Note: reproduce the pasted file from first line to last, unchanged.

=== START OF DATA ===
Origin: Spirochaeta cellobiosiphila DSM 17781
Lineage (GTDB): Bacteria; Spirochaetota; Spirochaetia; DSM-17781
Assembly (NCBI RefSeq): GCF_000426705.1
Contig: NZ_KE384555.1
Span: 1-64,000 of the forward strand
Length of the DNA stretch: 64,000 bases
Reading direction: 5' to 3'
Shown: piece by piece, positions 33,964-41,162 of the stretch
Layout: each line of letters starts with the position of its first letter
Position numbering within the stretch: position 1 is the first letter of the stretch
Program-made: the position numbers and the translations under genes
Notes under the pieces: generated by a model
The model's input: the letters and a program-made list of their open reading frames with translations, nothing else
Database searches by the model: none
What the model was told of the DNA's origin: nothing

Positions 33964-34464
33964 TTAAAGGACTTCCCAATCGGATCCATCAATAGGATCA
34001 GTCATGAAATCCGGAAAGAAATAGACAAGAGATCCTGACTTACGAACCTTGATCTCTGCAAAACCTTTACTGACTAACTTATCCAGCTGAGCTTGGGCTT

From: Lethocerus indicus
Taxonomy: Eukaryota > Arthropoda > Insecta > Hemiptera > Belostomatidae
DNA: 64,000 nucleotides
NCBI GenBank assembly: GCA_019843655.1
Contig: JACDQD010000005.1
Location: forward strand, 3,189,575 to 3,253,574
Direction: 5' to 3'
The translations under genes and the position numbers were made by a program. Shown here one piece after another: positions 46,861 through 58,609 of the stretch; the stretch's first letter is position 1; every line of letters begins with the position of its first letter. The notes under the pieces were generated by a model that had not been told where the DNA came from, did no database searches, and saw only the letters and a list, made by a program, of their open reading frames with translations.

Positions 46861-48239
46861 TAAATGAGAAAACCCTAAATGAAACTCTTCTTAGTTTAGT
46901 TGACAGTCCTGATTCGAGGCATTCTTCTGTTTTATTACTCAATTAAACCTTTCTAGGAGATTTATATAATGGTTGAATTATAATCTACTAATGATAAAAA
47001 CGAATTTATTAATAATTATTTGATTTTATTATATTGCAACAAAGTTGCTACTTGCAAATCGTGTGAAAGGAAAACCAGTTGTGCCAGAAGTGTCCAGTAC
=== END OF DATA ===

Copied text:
Origin: Spirochaeta cellobiosiphila DSM 17781
Lineage (GTDB): Bacteria; Spirochaetota; Spirochaetia; DSM-17781
Assembly (NCBI RefSeq): GCF_000426705.1
Contig: NZ_KE384555.1
Span: 1-64,000 of the forward strand
Length of the DNA stretch: 64,000 bases
Reading direction: 5' to 3'
Shown: piece by piece, positions 33,964-41,162 of the stretch
Layout: each line of letters starts with the position of its first letter
Position numbering within the stretch: position 1 is the first letter of the stretch
Program-made: the position numbers and the translations under genes
Notes under the pieces: generated by a model
The model's input: the letters and a program-made list of their open reading frames with translations, nothing else
Database searches by the model: none
What the model was told of the DNA's origin: nothing

Positions 33964-34464
33964 TTAAAGGACTTCCCAATCGGATCCATCAATAGGATCA
34001 GTCATGAAATCCGGAAAGAAATAGACAAGAGATCCTGACTTACGAACCTTGATCTCTGCAAAACCTTTACTGACTAACTTATCCAGCTGAGCTTGGGCTT

From: Lethocerus indicus
Taxonomy: Eukaryota > Arthropoda > Insecta > Hemiptera > Belostomatidae
DNA: 64,000 nucleotides
NCBI GenBank assembly: GCA_019843655.1
Contig: JACDQD010000005.1
Location: forward strand, 3,189,575 to 3,253,574
Direction: 5' to 3'
The translations under genes and the position numbers were made by a program. Shown here one piece after another: positions 46,861 through 58,609 of the stretch; the stretch's first letter is position 1; every line of letters begins with the position of its first letter. The notes under the pieces were generated by a model that had not been told where the DNA came from, did no database searches, and saw only the letters and a list, made by a program, of their open reading frames with translations.

Positions 46861-48239
46861 TAAATGAGAAAACCCTAAATGAAACTCTTCTTAGTTTAGT
46901 TGACAGTCCTGATTCGAGGCATTCTTCTGTTTTATTACTCAATTAAACCTTTCTAGGAGATTTATATAATGGTTGAATTATAATCTACTAATGATAAAAA
47001 CGAATTTATTAATAATTATTTGATTTTATTATATTGCAACAAAGTTGCTACTTGCAAATCGTGTGAAAGGAAAACCAGTTGTGCCAGAAGTGTCCAGTAC